In a previous post we discussed if it was worth moving projects to the open source community and we concluded that both institutions and individuals can benefit from a growing community of developers. Therefore we believe in the importance of showing some of the available projects to give users an idea of what can be achieved. Not all projects are equally mature, but they are all a great starting point for further development.
Storm Control - Zhuang Lab
Storm Control is a platform for controlling a microscope to acquire Storm Images. It is built on Python and Qt5, the core technologies we use for the developments of Uetke. We suggest you to look into this project, even if you do not work with super-resolution in your lab, because it provides a lot of drivers for common devices such as cameras, stages, etc. The software section of Zhuang's lab website provides a lot of tools not only for acquiring data but also for analyzing it. They even provide some files for 3D printing parts to improve commercial microscopes. It is, overall, a very good example on how a lab can move to open source.
Instrumental - Mabuchi Lab
Instrumental is a package aimed at simplifying the automatization of experiments. According to their own description:
Instrumental’s goal is to make common tasks simple to perform, while still providing the flexibility to perform complex tasks with relative ease.
The repository is a great place to look for drivers and understand how different things can be achieved. For example, they have built a low-level network driver that allows triggering actions on devices remotely. They also have developed drivers and good examples on which base further development.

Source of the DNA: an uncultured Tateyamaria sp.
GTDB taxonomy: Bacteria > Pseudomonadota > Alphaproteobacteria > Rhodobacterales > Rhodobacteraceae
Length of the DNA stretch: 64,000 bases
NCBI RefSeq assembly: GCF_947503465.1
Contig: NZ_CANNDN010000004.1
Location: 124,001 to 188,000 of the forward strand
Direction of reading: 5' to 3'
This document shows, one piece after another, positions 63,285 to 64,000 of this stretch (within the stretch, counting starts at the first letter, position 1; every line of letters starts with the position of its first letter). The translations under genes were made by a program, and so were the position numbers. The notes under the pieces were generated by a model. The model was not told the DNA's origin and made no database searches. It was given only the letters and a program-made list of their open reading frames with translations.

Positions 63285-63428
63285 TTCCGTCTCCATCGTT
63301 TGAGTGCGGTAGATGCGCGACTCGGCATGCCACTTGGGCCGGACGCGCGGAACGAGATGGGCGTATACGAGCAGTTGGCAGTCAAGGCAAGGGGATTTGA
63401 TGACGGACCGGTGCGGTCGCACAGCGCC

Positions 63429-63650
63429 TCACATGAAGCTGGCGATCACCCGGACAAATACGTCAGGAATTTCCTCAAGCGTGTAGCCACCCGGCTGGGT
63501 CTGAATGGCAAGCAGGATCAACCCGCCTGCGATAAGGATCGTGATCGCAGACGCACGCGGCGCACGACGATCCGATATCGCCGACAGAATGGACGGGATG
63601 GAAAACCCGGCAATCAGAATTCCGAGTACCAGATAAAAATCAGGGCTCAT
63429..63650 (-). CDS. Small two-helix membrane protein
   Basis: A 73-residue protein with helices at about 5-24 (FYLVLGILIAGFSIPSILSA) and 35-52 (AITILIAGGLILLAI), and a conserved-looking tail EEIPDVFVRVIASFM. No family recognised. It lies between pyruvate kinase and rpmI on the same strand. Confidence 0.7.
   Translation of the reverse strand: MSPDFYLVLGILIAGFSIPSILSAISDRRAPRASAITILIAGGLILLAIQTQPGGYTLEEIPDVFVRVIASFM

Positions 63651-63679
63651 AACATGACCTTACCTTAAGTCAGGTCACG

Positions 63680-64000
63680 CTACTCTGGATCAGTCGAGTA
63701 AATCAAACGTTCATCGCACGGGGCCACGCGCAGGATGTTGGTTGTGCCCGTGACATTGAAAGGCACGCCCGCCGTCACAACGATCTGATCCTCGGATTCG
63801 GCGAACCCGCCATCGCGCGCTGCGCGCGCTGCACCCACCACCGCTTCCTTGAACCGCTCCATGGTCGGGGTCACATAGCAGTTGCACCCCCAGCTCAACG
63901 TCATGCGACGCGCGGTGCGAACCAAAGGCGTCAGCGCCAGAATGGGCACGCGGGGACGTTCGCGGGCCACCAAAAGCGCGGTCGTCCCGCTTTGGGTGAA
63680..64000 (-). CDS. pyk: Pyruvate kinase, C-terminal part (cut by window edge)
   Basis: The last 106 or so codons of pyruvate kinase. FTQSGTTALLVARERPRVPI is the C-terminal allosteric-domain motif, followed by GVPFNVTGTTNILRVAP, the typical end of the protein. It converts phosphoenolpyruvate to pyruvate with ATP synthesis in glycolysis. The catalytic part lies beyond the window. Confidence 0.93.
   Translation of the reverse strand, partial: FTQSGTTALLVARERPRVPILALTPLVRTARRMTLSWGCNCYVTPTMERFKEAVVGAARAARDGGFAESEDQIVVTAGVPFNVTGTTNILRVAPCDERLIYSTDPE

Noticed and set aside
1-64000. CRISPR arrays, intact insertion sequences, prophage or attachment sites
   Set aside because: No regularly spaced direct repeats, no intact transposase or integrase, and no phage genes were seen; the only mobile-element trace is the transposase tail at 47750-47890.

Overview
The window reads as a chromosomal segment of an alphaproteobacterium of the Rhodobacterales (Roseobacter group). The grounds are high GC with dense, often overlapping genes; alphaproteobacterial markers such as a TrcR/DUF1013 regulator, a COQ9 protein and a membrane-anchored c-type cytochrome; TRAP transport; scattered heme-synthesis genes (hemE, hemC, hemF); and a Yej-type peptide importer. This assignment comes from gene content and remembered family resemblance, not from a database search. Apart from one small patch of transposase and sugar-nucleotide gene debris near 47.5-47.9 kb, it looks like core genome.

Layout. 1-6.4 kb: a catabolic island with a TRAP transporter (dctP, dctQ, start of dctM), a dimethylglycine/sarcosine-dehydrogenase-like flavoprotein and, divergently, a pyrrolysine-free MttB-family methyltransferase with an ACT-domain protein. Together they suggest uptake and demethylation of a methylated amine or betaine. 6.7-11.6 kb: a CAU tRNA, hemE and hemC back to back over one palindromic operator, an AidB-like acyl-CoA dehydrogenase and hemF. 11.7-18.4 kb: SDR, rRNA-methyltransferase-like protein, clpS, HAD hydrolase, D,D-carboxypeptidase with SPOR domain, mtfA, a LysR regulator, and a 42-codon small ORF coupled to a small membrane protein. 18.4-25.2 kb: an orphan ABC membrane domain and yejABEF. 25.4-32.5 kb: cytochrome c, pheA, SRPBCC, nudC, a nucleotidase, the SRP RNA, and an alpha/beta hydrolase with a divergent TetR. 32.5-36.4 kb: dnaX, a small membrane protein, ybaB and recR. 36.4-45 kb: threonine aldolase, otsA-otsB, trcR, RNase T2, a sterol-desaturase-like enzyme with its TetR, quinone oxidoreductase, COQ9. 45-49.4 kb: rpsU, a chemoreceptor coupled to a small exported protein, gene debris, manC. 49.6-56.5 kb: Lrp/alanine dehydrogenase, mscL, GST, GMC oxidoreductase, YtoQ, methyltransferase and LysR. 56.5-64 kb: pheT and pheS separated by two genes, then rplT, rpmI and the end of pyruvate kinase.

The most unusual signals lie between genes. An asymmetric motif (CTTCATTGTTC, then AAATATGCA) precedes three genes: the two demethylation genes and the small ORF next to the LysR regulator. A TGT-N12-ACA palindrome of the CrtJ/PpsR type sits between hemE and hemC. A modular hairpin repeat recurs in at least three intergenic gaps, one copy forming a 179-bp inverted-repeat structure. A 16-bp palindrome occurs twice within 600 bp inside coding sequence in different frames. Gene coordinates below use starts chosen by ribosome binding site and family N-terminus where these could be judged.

Odemis - Delmic
Odemis stands for Open Delmic Microscopy Software. Delmic is a company that develops hardware for correlative electron and optical microscopy and has made the software freely available. It is a very good example that shows how professionally developed software looks like. It is very well designed and has a lot of functionalities hard to find in other programs. For example, the backend and the frontend are detached, therefore it is very flexible for implementing extensions. Odemis is also a very good example of how a company can distribute its software openly, while maintaining its focus on their core business: hardware development.
Qudi - University of Ulm
Qudi started small and grew over the years to a complete package for controlling devices. Their own description says:
Qudi is a suite of tools for operating multi-instrument and multi-computer laboratory experiments. Originally built around a confocal fluorescence microscope experiments, it has grown to be a generally applicable framework for controlling experiments.
The code is fairly complex to follow, but they have many GUI resources to kickstart your own development; both compiled python and designer files are available.
We have discussed about Lantz in our previous post How to Write a Driver with Lantz. Lantz is a development similar to Instrumental, also brought to life by researchers. Its main difference is that it is a collaborative effort and therefore it is not directly associated with a single university. On the downside, the development has been stalled for the last several months.
One of the main advantages of Lantz is that it documents very clearly how to write your own drivers and the Features and Actions are incredibly handy when developing. If the efforts of Lantz and Instrumental were combined, the project would take a very interesting turn.
In the microscopy world, you can never forget about Micro Manager. It is a complete microscopy package, available online, and it is open source. The documentation is very complete, including video tutorials. Micro Manager, however, is very complex and therefore it is most suitable for plug-and-play. It is the kind of software that you install and it either works or it doesn't. Expanding it or learning from its code requires a lot of expertise in this particular program.
These are a mix of resources that may be worth checking, depending on your applications.
- OpenCV: supports a lot of algorithms related to Computer Vision and Machine Learning and it is expanding day-by-day.
- AndorSDK2: Object-oriented, high-level interface for Andor cameras.
- PyQtGraph: Scientific Graphics and GUI Library for Python.
- Smart Scan: control confocal microscopes and automate repetitive tasks.
- PyMeasure: makes scientific measurements easy to set up and run.
- PyQLab: A python library for instrument control and superconducting QIP experiments.
Header photo by Samuel Zeller on Unsplash